2014.21 | poynt

With so much re-invention focus on payment with the likes of Square, Google Wallet and Apple Pay, it’s no surprise that someone in silicon valley decided to take a run at updating the old school point of sale payment terminal. Poynt is the iPhone to the traditional point of sale pinpad’s Blackberry.  It will be interesting to see if it takes off in the same way that the iPhone did. Poynt’s device is certainly different than it’s more traditional competitors in looks and basic utility.  The unit has a sleek contemporary look that utilizes an android tablet and has no physical buttons for pin entry.  Like other newer units, it has all the standard payment interfaces – MSR, EMV, and NFC – but also adds a PoyntQR/barcode imager and a bluetooth antenna.   Poynt also has a basic built in point of sale software solution, and a Software Developers Kit to allow others to build applications that can run on the platform. On the plus side, Poynt certainly has a look that retailers can embrace.  It takes point of sale pinpad terminals away from the spongy buttoned senior citizen’s calculator look to a software based, touch driven, futuristic device.  Every base is covered with payment options with all of the capabilities included on the device.  All of this is positive for the right application. For high volume retailers, this may not be the right device.

  • With two screens, the device appears to be designed for an interaction sitting on top of a counter that starts with the store associate entering data on the device and then passing it to the customer for payment entry.  This is sub-optimal for a high volume retail environment where every motion counts.
  • The device does not appear to have any security mounting options beyond a kensington type lock interface.  Given the need/desire for tier one retailers to mount devices on checkstands, selfcheckouts and more, the device cannot be mounted in stores with certainty that it won’t be stolen for attempted security incursions.
  • Touch screens are still an experiment for payment terminals in North America.  Shoppers are accustomed to buttons for pinpads.  Shoppers at tier one retailers are more than just twenty something hipsters in New York ordering cronuts who want to try the latest thing.  Most shoppers at high volume retailers want to get through the line.  Our moms need to know how to use this thing and get through the line in seconds.  This is certainly less and less of a problem as time passes, but the issue is still worth noting depending on the target market of particular retailers..
  • Pinpads take a lot of abuse in retail.  Mobile phones and tablets are replaced by consumers every 3-4 years.  Tier 1 retailers often target keeping devices for 7-12 years.  Can these devices last this long?  Certainly the software aspects mean that the devices can be updated over time, and looks can even be changed over time.
  • Most of the traditional calculator looking pinpads have some sort of privacy shield.  This device has a screen that is quite large that may be difficult to use without sharing your pin with the entire staff and entire shopper population.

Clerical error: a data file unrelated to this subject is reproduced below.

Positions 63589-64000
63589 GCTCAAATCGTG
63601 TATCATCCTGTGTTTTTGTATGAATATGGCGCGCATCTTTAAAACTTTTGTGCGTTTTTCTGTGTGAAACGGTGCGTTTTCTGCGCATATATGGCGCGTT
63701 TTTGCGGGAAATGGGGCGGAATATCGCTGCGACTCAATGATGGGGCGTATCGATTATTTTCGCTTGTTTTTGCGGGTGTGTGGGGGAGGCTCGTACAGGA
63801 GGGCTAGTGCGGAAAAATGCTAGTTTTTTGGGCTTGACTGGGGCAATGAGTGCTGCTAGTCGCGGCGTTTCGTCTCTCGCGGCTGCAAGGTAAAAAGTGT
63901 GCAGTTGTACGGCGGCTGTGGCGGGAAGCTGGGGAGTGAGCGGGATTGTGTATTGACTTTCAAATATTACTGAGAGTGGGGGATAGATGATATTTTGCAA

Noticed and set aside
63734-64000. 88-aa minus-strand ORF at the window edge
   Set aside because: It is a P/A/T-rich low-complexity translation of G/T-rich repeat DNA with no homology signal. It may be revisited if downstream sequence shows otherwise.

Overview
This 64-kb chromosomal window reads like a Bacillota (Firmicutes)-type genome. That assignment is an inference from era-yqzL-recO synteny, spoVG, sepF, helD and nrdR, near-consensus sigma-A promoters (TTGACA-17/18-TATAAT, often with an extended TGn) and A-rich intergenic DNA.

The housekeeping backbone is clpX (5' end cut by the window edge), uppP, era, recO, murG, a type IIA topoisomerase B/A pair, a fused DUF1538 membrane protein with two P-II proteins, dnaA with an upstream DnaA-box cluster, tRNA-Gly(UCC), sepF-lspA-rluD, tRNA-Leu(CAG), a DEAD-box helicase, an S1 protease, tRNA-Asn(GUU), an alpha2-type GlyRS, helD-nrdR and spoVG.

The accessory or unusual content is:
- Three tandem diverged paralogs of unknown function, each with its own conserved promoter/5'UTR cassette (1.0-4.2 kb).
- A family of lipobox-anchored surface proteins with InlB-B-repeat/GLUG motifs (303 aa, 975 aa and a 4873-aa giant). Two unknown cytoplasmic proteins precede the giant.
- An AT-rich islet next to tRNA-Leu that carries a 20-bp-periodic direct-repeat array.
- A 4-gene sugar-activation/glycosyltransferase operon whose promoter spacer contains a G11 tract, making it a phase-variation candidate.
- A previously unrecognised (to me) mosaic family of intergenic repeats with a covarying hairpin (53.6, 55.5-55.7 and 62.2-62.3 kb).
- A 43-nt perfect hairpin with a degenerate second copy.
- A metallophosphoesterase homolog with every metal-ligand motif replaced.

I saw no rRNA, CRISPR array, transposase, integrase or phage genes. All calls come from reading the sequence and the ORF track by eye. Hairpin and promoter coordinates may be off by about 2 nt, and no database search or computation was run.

This is not to say that Poynt was even built to deal with these challenges.  Poynt is solely a better looking device that enables every type of payment interface possible.  Selling payment terminals is a messy business.  As articles on this device point out, payment device vendors need to convince payments processors and banks, and to a lesser extent retailers, and not consumers, that their devices are worthy of certification and usage at point of sale. Poynt raises the bar and provides a fresh perspective, and for that alone, it is worthy of consideration.  While other articles seem to focus on the old school nature of pinpads on the market, in Canada, there have certainly been changes in recent times with the move to EMV to newer sorts of pinpads like those provided by organizations like NBSPS that have features like sleek good looks and audio prompts. EMV requirements in the US means that timing is good for new devices, and Poynt should take advantage of that change.  No matter whether Poynt takes off or not, it certainly provides other vendors the opportunity to change the paradigm that embodies the conservative payments industry.  I can’t wait to use a touch screen pinpad.  Expect it to become common sometime soon.

2011.37 | Using BMO Mobile Paypass

I obtained my own BMO Mastercard Mobile Paypass a week or so ago.  While it’s not the mobile wallet we have been looking for, it’s definitely a stepping stone down the right path, so I’m pleased to be an early adopter of this solution.  That and the $50 credit on my Mastercard offered by BMO for the first 1000 users made it a great option for me.

Working in retail technology as I do, and traveling as I do, I’ve had opportunity to use it a number of times.    Here is my experience so far:

1.  Activation – Getting the card activated was simple.  Card arrived in the mail, called 1-800 and I was ready to use it.  Friendly customer service rep from BMO enabled an email receipt to be sent to me on each usage.  That seemed a good practice if I happened to lose it.  If I lose it or someone takes it, I’ll be sure to know quickly as I’m rarely far from my email – though if I lose the phone, that might not be the case.